Similar to people with cold sores, the virus can lay dormant in cats until they are stressed, which causes a flare-up of symptoms.

The real risk of FHV-1 is that it impairs a cat’s pulmonary defense mechanisms, which leaves them susceptible to secondary bacterial pneumonia or to a coinfection with feline calicivirus.

Feline Calicivirus

The “C” in FVRCP stands for calicivirus (feline calicivirus or FCV). Similar to FHV-1, feline calicivirus typically causes upper respiratory tract disease and oral ulceration. It can also cause chronic stomatitis, pneumonia, systemic disease or lameness.

Occasionally, a more severe strain—virulent systemic feline calicivirus (VS-FCV)—can travel through a population, which can result in more debilitating symptoms as well as infection of the internal organs. This more severe strain is frequently fatal.

Feline Panleukopenia

Finally, the “P” stands for panleukopenia (feline panleukopenia or feline distemper or FPV). FPV is highly contagious and has a high mortality rate. It causes anorexia, vomiting, fever and severe diarrhea.

The virus also attacks the bone marrow and lymph nodes, which leads to a very low white blood cell count and prevents the cat from being able to activate their immune system normally.

Feline Leukemia Vaccine

Feline Leukemia Virus (FeLV) was one of the leading causes of death in cats until the development of a vaccine in the mid-1980’s.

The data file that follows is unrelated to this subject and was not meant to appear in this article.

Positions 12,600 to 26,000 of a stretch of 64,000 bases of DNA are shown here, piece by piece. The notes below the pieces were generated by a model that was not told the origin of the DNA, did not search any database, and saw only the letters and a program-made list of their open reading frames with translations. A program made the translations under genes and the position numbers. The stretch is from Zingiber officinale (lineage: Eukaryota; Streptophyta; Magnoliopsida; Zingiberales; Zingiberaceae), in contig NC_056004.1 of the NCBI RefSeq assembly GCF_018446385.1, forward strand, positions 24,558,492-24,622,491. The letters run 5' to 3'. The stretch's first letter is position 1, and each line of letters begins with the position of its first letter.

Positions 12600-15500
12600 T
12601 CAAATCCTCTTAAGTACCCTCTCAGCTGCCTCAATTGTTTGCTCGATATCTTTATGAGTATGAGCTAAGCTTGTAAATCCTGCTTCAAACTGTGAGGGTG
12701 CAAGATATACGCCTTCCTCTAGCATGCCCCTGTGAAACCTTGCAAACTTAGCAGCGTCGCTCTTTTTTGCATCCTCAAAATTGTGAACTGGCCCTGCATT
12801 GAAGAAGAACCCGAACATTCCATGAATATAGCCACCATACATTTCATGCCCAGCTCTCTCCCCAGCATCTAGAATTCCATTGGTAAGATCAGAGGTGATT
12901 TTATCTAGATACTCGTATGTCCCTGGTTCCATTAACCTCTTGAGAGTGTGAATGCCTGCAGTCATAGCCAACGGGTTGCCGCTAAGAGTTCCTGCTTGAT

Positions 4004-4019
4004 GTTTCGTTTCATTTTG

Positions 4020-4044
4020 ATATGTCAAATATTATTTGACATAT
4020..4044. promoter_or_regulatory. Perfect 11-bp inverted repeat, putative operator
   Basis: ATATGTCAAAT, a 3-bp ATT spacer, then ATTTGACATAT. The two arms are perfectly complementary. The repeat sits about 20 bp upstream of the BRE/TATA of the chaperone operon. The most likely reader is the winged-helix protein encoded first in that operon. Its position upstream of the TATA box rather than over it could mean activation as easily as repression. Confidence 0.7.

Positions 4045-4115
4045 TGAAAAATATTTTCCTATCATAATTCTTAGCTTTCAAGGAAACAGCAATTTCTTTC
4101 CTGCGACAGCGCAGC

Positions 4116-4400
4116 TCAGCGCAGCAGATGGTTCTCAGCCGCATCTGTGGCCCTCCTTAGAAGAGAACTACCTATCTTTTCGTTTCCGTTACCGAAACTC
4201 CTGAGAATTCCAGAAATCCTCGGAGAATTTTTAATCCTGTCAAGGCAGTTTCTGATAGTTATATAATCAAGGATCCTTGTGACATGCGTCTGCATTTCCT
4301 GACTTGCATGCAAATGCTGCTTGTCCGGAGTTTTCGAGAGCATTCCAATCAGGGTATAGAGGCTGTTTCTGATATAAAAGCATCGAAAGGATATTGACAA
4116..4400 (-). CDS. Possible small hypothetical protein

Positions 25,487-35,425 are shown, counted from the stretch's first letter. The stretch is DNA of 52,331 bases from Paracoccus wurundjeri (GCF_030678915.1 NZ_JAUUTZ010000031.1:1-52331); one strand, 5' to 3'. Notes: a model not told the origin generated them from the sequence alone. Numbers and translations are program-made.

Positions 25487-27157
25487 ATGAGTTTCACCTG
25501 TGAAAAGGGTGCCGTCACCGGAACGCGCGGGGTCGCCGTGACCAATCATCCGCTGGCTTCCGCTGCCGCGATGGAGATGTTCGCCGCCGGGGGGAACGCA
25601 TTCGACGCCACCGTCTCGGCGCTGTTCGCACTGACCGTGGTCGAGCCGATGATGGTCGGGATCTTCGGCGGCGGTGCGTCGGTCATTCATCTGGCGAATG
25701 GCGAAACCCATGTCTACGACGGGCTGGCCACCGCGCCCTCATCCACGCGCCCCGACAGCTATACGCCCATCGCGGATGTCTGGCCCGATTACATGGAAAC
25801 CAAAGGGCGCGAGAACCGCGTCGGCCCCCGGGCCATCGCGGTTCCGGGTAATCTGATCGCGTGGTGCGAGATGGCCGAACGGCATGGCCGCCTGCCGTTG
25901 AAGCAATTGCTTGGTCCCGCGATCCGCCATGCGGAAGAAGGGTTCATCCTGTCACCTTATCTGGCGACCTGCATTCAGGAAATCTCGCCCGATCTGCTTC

What is Feline Leukemia Virus (FeLV)?

Feline leukemia virus (FeLV) is one of the most important viruses infecting cats. FeLV tends to become a persistent infection and depresses the immune system of cats. FeLV is an important cause of anemia in cats and can cause cancers of several types.

How common is FeLV?

FeLV infection is found worldwide. Because cats become persistently infected and may carry the virus for long periods before showing any clinical signs, your cat may be exposed to FeLV without you realizing it.

What diseases does the virus cause?

FeLV invades and replicates in various cells of the cat’s immune system and blood-forming tissues, as well as other cells. The immune system becomes suppressed, making the FeLV-infected cat more susceptible to chronic or recurrent infections. Death or dysfunction of infected cells may give rise to enteritis (inflammation of the intestine) or anemia (low red blood cell numbers). FeLV infection can also change the genetic code in infected cells. The genetic code programs the cell’s functions. Changes in genetic code as a result of FeLV infection may eventually give rise to cancers such as leukemia, lymphosarcoma or other tumors. These tumors may affect one or many tissues, organs or body sites.

FeLV is usually fatal. Studies have shown that 80-90% of FeLV-infected cats will die within three to four years of the initial diagnosis.